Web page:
White Sox drop doubleheader to Indians, fall to 1-4

Carlos Rodon was charged with five runs in 3 2/3 innings in a 5-3 loss in Game 2. Dylan Cease allowed four runs — two on home runs — in 2 1/3 innings in a 4-3 loss in Game 1.

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Dylan Cease allowed four earned runs in 2 1/3 innings in a 4-3 loss in Game 1.

Tony Dejak/AP

CLEVELAND — Left-hander Carlos Rodon’s primal scream echoed the White Sox’ frustration across empty Progressive Field. It cried out everything you need to know about the Sox’ first spin through their starting rotation in 2020 and their worrisome 1-4 start.

After giving up a three-run homer to Carlos Santana in the first inning of a 5-3 Indians victory that completed a doubleheader sweep Tuesday, Rodon let loose in the visitors’ dugout with an R-rated yell and a toss of his glove.

Making his first start since May 2019 after recovering from Tommy John surgery, Rodon faced eight batters after the homer, but he walked three Indians in the fourth and was pulled by manager Rick Renteria after 71 pitches.

“We are the heart of the ballclub; we have to pitch better, for sure,” Rodon said of the starting rotation.

Rodon was charged with five runs, following Dylan Cease’s four runs — two on home runs — in 2⅓ innings in a 4-3 loss in Game 1, Lucas Giolito’s seven runs in 3⅔ innings against the Twins on opening night and sore-shouldered Reynaldo Lopez’s four runs in two-thirds of an inning Sunday. Only Dallas Keuchel’s 5⅓ innings of two-run ball Saturday were satisfactory in five attempts against the Sox’ top two rivals in the American League Central.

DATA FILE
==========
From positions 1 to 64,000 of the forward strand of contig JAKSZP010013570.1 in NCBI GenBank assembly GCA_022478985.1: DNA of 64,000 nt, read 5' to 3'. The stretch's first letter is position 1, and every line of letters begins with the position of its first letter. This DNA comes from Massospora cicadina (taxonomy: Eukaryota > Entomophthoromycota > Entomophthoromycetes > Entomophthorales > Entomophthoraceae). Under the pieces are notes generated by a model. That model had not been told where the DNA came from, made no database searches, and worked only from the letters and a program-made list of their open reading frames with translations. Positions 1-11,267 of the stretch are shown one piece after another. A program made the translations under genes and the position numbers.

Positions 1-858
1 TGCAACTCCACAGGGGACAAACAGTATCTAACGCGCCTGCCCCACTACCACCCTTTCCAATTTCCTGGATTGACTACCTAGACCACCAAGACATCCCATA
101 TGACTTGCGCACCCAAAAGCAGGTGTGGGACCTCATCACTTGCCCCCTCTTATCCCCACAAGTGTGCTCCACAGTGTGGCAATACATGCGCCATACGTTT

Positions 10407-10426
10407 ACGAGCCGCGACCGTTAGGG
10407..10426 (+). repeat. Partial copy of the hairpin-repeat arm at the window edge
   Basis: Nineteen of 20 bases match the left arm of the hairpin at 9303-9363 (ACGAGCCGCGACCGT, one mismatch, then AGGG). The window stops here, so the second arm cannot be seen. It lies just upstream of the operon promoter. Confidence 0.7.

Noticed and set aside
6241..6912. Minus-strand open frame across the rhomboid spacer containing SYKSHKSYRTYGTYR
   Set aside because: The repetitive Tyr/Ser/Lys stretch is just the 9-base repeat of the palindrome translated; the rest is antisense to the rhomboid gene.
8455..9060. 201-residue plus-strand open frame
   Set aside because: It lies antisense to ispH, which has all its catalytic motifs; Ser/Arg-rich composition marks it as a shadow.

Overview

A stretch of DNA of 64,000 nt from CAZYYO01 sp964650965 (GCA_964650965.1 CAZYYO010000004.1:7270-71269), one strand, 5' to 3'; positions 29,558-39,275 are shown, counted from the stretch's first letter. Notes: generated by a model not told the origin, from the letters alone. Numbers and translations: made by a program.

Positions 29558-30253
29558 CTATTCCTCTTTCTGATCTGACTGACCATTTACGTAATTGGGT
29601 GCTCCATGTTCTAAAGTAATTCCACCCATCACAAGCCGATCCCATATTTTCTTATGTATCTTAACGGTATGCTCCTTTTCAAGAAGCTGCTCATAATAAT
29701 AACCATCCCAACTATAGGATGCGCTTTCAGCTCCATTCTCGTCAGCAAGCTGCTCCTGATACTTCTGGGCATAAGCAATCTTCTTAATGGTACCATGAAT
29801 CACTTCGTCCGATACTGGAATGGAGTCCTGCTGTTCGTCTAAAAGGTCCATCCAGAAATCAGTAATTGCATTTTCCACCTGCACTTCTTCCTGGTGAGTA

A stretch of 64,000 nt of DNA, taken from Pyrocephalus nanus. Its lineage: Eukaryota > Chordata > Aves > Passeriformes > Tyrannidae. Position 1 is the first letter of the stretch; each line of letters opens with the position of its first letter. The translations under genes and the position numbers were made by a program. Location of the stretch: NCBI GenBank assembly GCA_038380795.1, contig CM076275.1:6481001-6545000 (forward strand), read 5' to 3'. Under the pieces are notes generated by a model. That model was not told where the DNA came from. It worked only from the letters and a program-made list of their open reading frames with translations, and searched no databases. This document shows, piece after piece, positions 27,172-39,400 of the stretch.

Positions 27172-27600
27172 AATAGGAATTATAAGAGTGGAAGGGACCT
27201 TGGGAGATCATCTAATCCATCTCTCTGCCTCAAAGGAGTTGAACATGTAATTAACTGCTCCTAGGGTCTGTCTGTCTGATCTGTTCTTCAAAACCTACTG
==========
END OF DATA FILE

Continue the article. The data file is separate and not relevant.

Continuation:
“It’s frustrating,” catcher James McCann said. “Whether it’s a 60-game season or 162-game season, you want to get off to a good start. The pressure is a little more in a 60-game season. We know there is a sense of urgency.”

The Indians (4-1) have pitched with urgency, getting five starts of six innings or more with two or fewer runs allowed. Aaron Civale and Adam Plutko did the honors Tuesday.

“Bad fastball command, bouncing my off-speed, not getting ahead,” Cease said. “Just not a good game.”

The Sox starters’ ERAs look like this: Giolito, 17.18; Keuchel, 3.38; Lopez, 54.00; Cease, 15.43; Rodon, 12.27. On the plus side, the Sox bullpen pitched scoreless ball in both games Tuesday.

“We have to do it sooner rather than later to give ourselves a chance,” Renteria said.

“I don’t panic very much,” he added. “I’m not a panicker. I went into the clubhouse and said, ‘Keep your heads up. Tomorrow is another day.’ ”

Taking it low and slow

Rookie Luis Robert is 7-for-19 with a walk and a homer in his first five games, but Renteria figures to keep him lower in the order to keep the pressure off early on.

Robert (.368 average) batted seventh in both games Tuesday, behind Nicky Delmonico, who played in place of Eloy Jimenez. Delmonico batted fourth in Game 2.

This and that

Jimenez was under league concussion protocol because of his initial symptoms from crashing into the wall Sunday. Indications were that his return could be near.

• Outfielder Nomar Mazara, who went on the 10-day injured list July 21, joined the taxi-leaguers in Schaumburg.

• McCann hit his second homer in as many starts as the catcher in Game 2. Jose Abreu hit his first homer and a double and scored on Delmonico’s single.

Tim Anderson snapped an 0-for-18 skid with a homer and two doubles in Game 1.

• Lefty Ross Detwiler is one of four Sox pitchers to retire the first 15 batters of the season, joining Gary Glover (16 in 2001), Wilson Alvarez (15 in 1992) and Britt Burns (15 in 1980).

• The Indians had 54 strikeouts through the first four games, trailing only this season’s Reds for the most all time (59) through four games.

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